Nursing homes across the country are facing the same struggle, as workers have been more reluctant than residents to be vaccinated. Though rates vary widely, the American Health Care Association, which represents for-profit nursing homes, estimates that about 50 percent of long-term care staff members have been hesitant to get vaccinated. The majority of direct-care workers in nursing homes are people of color, who have generally been more hesitant to get vaccinated, based in part on their distrust of the federal government and the United States' history of medical racism.

In Utah, 57 percent of long-term care workers have accepted the first dose, compared to 86 percent of residents, according to the state health department. As of early January, only 40 percent of nursing home workers in Ohio had elected to get vaccinated, according to figures cited by Gov. Mike DeWine.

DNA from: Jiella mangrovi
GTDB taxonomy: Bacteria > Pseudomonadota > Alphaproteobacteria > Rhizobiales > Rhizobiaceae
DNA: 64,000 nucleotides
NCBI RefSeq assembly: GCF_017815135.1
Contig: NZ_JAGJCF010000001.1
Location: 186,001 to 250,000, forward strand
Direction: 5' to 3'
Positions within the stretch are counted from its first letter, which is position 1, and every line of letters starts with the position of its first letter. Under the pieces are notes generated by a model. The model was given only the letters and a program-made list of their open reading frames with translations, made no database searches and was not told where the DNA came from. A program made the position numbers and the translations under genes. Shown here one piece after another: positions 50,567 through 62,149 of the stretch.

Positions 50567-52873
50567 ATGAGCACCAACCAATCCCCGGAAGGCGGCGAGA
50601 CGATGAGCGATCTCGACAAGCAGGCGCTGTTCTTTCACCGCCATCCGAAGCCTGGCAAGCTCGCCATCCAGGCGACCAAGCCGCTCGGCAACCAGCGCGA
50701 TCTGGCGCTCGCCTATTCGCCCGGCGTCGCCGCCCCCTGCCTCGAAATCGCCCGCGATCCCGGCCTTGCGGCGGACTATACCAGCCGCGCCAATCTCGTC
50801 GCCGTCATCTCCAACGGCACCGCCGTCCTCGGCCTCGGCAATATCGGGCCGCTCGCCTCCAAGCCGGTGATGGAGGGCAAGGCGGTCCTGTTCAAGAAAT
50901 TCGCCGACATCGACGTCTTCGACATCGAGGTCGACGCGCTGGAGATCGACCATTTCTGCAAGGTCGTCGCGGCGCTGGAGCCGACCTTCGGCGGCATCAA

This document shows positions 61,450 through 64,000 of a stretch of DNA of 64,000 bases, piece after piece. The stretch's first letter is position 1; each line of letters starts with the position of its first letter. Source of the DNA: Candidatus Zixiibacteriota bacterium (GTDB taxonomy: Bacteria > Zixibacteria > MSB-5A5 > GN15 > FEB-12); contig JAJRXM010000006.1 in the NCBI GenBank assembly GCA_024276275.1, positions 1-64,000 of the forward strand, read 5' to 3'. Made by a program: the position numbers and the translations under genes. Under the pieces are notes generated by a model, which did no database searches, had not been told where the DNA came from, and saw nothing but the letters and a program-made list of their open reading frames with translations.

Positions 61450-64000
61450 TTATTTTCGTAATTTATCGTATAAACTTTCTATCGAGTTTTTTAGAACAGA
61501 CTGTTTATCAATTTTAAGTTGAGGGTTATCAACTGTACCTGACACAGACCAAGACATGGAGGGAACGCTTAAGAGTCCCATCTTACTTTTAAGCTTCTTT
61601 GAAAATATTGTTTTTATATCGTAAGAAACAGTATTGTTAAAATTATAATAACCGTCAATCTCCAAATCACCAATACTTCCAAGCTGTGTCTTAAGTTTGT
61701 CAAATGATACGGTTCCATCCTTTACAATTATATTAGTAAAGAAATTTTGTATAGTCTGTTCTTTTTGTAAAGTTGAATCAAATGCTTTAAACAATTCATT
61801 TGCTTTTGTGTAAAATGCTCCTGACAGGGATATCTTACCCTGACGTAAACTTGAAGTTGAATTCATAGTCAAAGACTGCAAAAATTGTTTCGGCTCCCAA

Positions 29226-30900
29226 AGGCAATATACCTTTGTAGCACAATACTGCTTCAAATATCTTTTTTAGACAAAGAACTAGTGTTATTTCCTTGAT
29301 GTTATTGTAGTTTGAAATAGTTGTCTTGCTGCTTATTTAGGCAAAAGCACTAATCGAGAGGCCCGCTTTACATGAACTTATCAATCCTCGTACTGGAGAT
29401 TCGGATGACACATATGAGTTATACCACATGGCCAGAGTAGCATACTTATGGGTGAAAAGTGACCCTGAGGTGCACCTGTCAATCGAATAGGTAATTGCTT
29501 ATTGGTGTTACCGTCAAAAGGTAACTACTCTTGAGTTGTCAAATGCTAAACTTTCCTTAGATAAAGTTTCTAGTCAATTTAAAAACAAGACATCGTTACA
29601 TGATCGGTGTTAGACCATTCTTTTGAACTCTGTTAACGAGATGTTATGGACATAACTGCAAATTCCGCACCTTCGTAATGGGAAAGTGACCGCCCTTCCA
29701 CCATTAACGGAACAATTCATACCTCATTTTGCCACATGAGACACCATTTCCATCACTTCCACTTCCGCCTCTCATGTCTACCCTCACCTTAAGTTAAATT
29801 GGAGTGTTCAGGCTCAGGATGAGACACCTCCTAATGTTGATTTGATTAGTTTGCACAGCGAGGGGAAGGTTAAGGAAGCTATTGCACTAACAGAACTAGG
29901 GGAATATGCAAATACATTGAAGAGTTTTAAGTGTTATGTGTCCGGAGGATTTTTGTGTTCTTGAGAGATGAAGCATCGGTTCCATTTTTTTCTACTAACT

Ahead of the next round of vaccinations, facilities have been brainstorming ways to convince wary staff members — a campaign that's grown urgent as the pandemic has continued to spread unchecked and long-term care residents remain among those most likely to die from the virus.

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Last Monday, A.G. Rhodes announced it would offer raffle prizes including bonuses up to $500, TV sets and paid time off to staff members who receive the vaccination. The company is encouraging staff members who have already been inoculated to wear custom T-shirts advertising the fact. The administration has also held employee town halls to address questions, encouraging staff members to be vaccinated while stressing that it is not mandatory.